A website from UGA Cooperative Extension

Quite a bit happening all across Worth County this week. Scattered showers are a blessing wherever we are getting them. Corn harvest is going strong. Many of our earlier planted peanuts and cotton are nearing maturity; we are looking forward to our peanut maturity clinics starting next week, and checking cotton as we near defoliation and harvest. Fall vegetable crops are being planted also, including peppers, sweet corn, and snap beans.

I would like to hit a few key things to be aware of:

In peanuts, we have seen white mold hits on the increase for the last couple of weeks. According to Dr. Bob Kemerait, “Recognizing that there is likely a good chance the storm will affect us early next week, peanut growers should consider timely fungicide applications ahead of the storm. Also, they should recognize that conditions are, and will continue to be very, very favorable for development and spread of white mold, leaf spot, and now peanut rust.  Be prepared.” He confirmed peanut rust in Mitchell County this week, so it could be around. If you see or suspect rust, give us a call for more information on fungicide options. Foliage feeders are also in fields, some more than others. Peanut vines can withstand some feeding on the leaves, but keep an eye on caterpillars (I have mainly been seeing velvetbean caterpillars, loopers, and corn earworms/tobacco budworms). Our threshold is 4 to 8 caterpillars per 1 foot of row. Spider mites are starting to pop up in dry corners and in non-irrigated peanut fields – some have required treatment.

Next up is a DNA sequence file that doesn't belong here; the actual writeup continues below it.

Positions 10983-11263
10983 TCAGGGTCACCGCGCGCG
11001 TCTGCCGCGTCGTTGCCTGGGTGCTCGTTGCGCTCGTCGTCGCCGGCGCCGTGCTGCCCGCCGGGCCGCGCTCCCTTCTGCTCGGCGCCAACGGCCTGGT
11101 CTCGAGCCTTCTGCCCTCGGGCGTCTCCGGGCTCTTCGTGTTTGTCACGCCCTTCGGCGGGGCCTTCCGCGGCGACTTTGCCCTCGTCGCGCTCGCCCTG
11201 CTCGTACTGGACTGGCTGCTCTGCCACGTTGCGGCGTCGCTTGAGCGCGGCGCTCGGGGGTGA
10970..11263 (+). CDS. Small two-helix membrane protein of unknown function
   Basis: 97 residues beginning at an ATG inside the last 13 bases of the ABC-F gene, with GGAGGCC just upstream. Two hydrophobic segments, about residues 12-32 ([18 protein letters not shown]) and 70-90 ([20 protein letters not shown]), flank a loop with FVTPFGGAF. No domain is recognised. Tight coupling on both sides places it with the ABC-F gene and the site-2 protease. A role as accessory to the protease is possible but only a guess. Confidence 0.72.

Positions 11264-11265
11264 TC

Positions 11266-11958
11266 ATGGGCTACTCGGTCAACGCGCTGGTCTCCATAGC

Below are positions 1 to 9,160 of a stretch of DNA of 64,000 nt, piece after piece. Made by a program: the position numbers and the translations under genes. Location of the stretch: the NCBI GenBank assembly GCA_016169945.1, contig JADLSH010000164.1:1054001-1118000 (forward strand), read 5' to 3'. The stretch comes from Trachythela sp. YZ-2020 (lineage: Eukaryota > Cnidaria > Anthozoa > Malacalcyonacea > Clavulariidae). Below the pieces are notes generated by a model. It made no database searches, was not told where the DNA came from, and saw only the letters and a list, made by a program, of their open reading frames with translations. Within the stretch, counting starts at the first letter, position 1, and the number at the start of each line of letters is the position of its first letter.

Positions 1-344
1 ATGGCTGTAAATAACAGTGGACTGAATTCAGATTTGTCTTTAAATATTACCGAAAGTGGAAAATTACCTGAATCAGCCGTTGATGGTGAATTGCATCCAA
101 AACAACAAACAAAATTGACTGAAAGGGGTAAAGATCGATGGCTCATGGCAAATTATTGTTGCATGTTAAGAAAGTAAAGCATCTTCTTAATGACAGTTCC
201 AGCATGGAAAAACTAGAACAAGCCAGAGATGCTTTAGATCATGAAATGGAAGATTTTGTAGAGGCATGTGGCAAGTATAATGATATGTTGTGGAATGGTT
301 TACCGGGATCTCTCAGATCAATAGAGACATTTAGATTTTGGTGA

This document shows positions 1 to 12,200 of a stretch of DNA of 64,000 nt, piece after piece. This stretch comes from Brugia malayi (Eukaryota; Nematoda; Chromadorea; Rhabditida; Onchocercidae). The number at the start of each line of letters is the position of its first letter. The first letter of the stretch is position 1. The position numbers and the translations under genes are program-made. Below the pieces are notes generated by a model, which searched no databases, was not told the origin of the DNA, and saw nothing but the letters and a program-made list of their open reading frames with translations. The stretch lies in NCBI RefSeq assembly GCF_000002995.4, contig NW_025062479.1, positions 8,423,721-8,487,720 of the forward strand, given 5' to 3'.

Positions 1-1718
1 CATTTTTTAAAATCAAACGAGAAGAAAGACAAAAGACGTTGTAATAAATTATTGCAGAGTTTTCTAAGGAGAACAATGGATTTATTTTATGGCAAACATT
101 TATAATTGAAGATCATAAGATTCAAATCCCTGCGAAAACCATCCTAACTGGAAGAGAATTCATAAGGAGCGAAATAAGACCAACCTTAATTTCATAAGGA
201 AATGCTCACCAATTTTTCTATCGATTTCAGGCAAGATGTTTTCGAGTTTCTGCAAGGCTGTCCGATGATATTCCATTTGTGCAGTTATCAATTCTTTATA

Some cotton fields are cutting out and will be on schedule for defoliation soon. But, later planted cotton will need to be checked more closely at this time; I am seeing silverleaf whitefly populations shift to the younger fields, so scout and treat when needed. Spider mites have also reached treatable levels in some fields in the last couple of weeks. As far as disease pressure, we have not seen as much at this time; but target spot and areolate mildew need to be on the radar of scouts and growers. Dr. Kemerait states, “Areolate mildew continues to be found in more cotton fields across the Coastal Plain. While the fields have been scattered, I believe areolate mildew will quickly spread over the coming week. Timely fungicide applications can protect yield IF 1) you are further than 4 weeks from defoliation, 2) you have good yield potential, 3) the disease has not advanced too far, and 4) weather conditions are favorable for spread (they are).”

Silverleaf whiteflies in tender terminals of cotton